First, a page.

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How should I deal with a Coronavirus fine?

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Two Men Wearing Masks While Walking on a StreetWritten by Amelia Ramsay, Associate, Doogue + George Defence Lawyers

Do not pay a Coronavirus fine before you have spoken to a lawyer

You must stay home… except if you need food, but it must be essential food. You can exercise with one other person you do not normally live with but only if you are 1.5 metres apart and do not go far from home. You can continue to care for a child but only if you are not above 60 years old. You can get your hair cut but only if it does not go for longer than 30 minutes. If it is difficult for you to understand what you can and cannot do during these times, rest assured, Victoria Police officers are grappling with it too.

The Federal and State Governments have issued a number of directions as a result of the Coronavirus pandemic. The main direction is Victoria is the Stay at Home Direction (No.2). There are exceptions to this direction that allow you to leave home:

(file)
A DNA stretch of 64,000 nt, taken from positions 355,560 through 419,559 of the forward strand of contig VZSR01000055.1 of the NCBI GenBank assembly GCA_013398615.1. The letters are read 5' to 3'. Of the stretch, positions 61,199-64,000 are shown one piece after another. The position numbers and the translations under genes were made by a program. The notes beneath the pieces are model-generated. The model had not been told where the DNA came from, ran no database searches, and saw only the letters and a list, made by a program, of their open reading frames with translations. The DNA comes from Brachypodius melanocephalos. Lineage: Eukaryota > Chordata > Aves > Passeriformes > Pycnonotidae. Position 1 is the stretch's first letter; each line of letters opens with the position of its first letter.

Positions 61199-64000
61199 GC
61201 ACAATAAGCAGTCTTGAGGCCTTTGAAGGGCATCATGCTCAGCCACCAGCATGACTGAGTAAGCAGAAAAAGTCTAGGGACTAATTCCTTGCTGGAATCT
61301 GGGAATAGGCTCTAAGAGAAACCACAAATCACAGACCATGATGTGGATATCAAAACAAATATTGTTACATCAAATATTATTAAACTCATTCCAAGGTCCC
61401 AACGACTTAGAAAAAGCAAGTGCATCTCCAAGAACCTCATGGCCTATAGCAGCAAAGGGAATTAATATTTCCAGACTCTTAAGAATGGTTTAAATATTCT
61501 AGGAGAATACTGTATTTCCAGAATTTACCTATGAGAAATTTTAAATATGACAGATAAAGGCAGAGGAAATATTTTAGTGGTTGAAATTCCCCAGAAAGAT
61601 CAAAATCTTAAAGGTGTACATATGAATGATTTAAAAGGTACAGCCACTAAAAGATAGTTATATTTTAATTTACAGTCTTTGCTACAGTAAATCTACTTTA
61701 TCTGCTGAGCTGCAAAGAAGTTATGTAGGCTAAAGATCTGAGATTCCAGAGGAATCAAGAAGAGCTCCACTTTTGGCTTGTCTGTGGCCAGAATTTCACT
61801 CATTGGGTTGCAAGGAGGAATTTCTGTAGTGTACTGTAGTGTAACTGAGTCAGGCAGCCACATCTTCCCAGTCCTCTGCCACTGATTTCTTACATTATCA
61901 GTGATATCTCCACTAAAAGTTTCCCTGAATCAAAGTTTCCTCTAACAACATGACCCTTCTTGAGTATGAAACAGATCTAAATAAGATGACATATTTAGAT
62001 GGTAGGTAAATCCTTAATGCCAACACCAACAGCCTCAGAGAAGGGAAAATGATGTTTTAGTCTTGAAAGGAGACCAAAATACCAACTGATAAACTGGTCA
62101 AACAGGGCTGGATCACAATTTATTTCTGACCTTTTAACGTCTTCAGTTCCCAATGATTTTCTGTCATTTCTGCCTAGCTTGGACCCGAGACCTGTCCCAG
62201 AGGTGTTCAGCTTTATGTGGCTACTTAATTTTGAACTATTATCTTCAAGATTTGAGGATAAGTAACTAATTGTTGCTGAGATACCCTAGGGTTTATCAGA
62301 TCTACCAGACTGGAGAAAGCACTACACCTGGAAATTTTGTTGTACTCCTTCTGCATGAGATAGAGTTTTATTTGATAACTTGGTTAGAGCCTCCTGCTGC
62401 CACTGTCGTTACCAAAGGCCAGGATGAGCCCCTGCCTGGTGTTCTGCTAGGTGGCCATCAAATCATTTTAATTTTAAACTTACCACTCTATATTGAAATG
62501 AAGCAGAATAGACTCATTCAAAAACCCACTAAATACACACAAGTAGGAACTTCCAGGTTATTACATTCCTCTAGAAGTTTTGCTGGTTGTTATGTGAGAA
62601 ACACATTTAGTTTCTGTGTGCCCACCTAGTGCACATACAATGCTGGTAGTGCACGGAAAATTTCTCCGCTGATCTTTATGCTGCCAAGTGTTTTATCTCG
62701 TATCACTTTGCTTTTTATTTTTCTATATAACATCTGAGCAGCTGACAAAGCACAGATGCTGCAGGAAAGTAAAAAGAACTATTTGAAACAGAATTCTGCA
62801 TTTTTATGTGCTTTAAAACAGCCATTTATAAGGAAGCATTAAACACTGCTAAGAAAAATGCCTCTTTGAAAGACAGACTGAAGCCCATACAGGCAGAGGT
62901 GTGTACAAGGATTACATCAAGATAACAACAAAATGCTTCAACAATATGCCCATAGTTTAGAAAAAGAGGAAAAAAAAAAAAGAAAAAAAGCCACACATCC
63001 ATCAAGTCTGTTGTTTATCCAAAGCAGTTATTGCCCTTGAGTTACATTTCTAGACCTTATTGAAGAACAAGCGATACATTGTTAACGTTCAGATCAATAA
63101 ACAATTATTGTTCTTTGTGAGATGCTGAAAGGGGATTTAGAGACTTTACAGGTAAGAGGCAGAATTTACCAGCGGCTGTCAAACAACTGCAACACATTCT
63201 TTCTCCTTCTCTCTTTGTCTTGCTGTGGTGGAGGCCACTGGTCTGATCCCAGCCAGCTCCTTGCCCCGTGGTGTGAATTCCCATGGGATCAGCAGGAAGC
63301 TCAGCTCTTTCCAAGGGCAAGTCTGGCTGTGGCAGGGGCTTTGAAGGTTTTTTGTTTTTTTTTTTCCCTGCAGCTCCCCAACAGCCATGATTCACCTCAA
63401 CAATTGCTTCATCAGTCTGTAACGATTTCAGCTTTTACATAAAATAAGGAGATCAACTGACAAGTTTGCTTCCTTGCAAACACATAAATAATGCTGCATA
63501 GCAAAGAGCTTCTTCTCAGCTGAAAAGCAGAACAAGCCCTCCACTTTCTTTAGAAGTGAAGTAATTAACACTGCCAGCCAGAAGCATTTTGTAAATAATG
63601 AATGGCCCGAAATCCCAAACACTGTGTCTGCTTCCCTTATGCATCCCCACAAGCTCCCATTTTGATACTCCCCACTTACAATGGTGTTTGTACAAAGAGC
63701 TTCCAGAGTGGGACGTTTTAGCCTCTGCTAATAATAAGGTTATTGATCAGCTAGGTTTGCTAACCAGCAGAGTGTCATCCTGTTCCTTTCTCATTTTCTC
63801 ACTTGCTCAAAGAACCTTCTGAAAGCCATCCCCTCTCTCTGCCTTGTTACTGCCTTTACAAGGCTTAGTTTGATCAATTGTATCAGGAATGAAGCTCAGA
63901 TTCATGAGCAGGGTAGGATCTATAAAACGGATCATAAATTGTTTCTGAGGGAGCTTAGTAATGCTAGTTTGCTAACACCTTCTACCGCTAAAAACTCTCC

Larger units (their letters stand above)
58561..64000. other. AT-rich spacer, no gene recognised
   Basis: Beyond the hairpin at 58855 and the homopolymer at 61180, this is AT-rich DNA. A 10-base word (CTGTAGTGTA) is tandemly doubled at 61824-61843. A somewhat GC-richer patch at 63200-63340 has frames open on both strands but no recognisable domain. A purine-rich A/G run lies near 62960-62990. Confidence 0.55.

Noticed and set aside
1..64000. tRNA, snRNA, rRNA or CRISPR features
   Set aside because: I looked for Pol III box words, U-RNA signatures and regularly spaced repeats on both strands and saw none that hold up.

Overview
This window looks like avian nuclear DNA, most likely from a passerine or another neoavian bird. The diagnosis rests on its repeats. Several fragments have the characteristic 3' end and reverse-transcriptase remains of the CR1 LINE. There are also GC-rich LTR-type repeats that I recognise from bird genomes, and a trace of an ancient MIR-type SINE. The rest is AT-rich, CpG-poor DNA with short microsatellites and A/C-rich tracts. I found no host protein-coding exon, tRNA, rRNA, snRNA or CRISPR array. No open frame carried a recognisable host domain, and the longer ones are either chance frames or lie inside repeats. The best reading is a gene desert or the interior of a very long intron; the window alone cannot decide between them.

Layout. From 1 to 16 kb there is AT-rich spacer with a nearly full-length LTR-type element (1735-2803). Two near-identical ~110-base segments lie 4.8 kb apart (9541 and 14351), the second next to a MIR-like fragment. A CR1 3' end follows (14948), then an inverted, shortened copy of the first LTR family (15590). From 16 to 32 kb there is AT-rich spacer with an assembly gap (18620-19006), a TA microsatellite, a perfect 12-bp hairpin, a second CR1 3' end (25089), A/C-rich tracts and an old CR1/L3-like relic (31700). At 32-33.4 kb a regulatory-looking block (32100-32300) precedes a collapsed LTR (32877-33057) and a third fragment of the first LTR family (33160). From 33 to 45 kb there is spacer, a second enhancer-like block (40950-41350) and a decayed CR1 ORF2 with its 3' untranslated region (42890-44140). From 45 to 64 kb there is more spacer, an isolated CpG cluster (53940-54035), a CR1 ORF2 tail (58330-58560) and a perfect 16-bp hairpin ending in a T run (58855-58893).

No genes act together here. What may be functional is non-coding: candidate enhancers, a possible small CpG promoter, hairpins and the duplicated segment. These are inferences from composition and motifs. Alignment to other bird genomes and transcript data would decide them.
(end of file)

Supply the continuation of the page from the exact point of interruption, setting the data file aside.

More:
• to obtain food, drink or groceries,
  • for health or medical purposes, including appointment and goods;
  • to obtain goods or services from services or businesses that remain open, such as banks, post offices, pharmacies, hardware stores, vets and other retail;
  • to care for children or visit children as part of parenting arrangements or where the child is in detention;
  • to care for people with health issues;
  • to visit someone they’re in an intimate personal relationship with, such as a girlfriend, boyfriend or partner;
  • to visit aged care facilities, hospitals, go to a wedding or funeral or donate blood;
  • to attend paid or voluntary work or education that cannot be done at home;
  • to exercise;
  • as required by law, including to attend a police station or court;
  • if they live in more than one place, to move between premises;
  • move house, or leave Victoria or Australia, where the person lives in another state or country; or